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Part 2: What is influenza — and who gets it?

To best understand the material in this web article, read the sections in our textbook that explain how the immune system works. (Dragonfly book Sections 40-1 and 40-2; Elephant book sections 45-1 and 45-2.)

Influenza (flu)
is caused by a virus that attacks the nose, throat, and lungs. Most of the time, for most people, influenza is a moderately serious illness that lasts for less than two weeks. But sometimes influenza can be much more serious -- both to individual patients and to global human society.

This false-color electron micrograph shows the generally spherical shape of the type A influenza virus family. Right: The virus has an 8-stranded RNA genome that codes for 10 proteins. Different strains of the virus are classified according to variations in two of those proteins — hemagglutinin and neuraminidase, which protrude form the surface of the viral envelope.(micrograph courtesy of Gopal Murti, St. Jude Children's Research Hospital. Illustration by Emma Skurnick.)



The Flu is a serious threat in the US nearly every year


Check out the website for the American Experience episode dealing with the 1918 influenza epidemic.



This influenza ward at Camp Fuston, Kansas, is shown filled with military influenza patients close to the end of WW I.

It may be hard to imagine a world devastated or thrown into panic by the flu. But several times during the 20th century, unusually deadly influenza strains caused epidemics that killed hundreds of thousands of people. In 1918 for example, while our country mobilized for World War I, an influenza epidemic swept across the country, killing 675,000 Americans and somewhere between 20 and 50 million people worldwide — more than all the wars of the 20th century put together . This epidemic is seldom mentioned, and most Americans seem to have forgotten about it altogether. To get an idea of how serious it actually was, read this letter from a doctor stationed at Fort Devens in Massachusetts.

Fighting influenza would be a lot simpler if the virus that caused it could only infect our species. But in fact, influenza viruses also infect other animals. Does that surprise you? Most of us, if we think about this subject at all, usually think of "our" diseases as separate from illnesses of other species. Sure, the threat of bioterrorism reminded those of us who don't live in cattle country that both livestock and humans can get anthrax. And we've learned that ticks jumping from deer to mice to humans can sometimes carry Lyme disease. But most of the time, we act as though those cases are exceptions.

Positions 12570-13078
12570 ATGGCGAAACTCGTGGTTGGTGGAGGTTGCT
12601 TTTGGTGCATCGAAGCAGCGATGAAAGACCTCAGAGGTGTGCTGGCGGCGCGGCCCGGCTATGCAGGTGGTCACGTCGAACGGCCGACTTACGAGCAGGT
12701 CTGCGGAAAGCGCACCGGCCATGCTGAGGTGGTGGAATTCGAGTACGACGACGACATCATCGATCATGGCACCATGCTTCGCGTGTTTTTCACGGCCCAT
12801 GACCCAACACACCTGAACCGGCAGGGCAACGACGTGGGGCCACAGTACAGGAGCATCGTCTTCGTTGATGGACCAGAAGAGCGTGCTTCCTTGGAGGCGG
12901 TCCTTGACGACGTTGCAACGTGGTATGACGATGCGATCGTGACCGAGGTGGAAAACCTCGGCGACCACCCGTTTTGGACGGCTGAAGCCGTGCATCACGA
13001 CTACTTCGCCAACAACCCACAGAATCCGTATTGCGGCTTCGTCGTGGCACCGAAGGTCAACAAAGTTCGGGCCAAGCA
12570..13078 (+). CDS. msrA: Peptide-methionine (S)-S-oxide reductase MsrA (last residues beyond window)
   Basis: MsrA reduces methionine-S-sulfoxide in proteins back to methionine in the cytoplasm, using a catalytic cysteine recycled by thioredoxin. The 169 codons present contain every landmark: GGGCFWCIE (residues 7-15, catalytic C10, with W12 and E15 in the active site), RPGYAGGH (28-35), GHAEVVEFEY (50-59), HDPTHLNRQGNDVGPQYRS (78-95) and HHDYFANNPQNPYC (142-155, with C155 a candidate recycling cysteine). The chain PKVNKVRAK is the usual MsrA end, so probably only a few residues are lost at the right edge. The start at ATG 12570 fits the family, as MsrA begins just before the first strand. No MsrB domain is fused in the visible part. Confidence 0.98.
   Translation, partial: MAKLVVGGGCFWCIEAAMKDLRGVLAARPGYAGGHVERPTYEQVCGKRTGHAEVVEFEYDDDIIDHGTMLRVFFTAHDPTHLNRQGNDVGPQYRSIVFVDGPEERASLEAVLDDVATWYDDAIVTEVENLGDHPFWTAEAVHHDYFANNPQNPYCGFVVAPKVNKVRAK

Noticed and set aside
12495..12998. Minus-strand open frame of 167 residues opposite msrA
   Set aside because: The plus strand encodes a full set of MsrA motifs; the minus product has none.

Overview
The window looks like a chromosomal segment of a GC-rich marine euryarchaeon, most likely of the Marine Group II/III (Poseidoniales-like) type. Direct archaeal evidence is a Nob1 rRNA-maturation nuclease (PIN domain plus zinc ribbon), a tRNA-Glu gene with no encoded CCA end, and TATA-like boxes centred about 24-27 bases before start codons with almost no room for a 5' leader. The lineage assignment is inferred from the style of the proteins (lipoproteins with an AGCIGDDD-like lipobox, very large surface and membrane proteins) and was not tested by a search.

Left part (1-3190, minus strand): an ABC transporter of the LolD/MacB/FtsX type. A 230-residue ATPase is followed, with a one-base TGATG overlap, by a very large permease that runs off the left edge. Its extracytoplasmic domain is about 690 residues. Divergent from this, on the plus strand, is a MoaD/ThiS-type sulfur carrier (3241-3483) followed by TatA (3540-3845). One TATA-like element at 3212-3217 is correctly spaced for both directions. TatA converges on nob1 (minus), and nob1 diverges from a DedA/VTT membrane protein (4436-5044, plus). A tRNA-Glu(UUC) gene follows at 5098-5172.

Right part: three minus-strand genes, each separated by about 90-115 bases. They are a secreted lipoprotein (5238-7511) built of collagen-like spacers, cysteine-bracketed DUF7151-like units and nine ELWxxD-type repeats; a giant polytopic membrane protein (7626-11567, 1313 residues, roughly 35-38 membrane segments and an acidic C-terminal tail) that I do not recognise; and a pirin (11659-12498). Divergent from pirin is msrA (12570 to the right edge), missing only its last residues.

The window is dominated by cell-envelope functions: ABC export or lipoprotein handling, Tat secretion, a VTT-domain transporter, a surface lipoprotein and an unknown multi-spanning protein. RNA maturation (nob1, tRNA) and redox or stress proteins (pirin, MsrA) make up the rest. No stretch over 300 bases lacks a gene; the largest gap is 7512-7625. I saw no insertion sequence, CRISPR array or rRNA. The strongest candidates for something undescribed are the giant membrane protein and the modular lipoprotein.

They aren't. Many infectious diseases affect a wide range of host species. You may or may not know that after researchers discovered the Human Immunodeficiency Virus (HIV), they discovered very similar Simian Immunodeficiency Viruses (SIV's) that infect chimpanzees and other primates. Then they found Feline Immunodeficiency Viruses (FIV's) in domestic and wild cats (including lions and cheetahs), and several other groups of viruses in other groups of mammals. (See M&L web feature (to come) "What do AIDS, Flu, SARS, Lyme Disease, and West Nile Virus have in common?")

That's true for influenza too. Different strains of influenza viruses attack many other species, including ducks, chickens, turkeys, pigs, horses, and ferrets. Some virus strains can jump from one host species to another — especially if the host species are closely related. Several strains, for example, readily infect humans, pigs, and ferrets. Remember this point, because it is a vital clue to the way serious flu epidemics can arise.

Poultry in Japan have also been hard hit by the Avian flu this year

Some influenza strains, however, are usually restricted to one group of closely-related host species.  Avian (bird) flu strains, for example, can often infect several species of birds but seldom, if ever, cause disease in  humans. And here's the rub: because avian strains do not normally infect our species, they evolve separately from human strains. As a result, bird viruses often carry different genes that code for proteins on the outer virus coat that differ significantly from the coat proteins of human virus strains. This, as you will see shortly, is what makes these strains potentially dangerous to us.

Index of this Web Article:

• Introduction — What's up with the Flu?
• What is influenza — and who gets it?
Why can we get the flu again and again? And why can't we develop a one-time flu vaccine?
• How are flu vaccines made?
• Why are flu vaccines sometimes not effective?
• Why are researchers so worried about this new bird flu?

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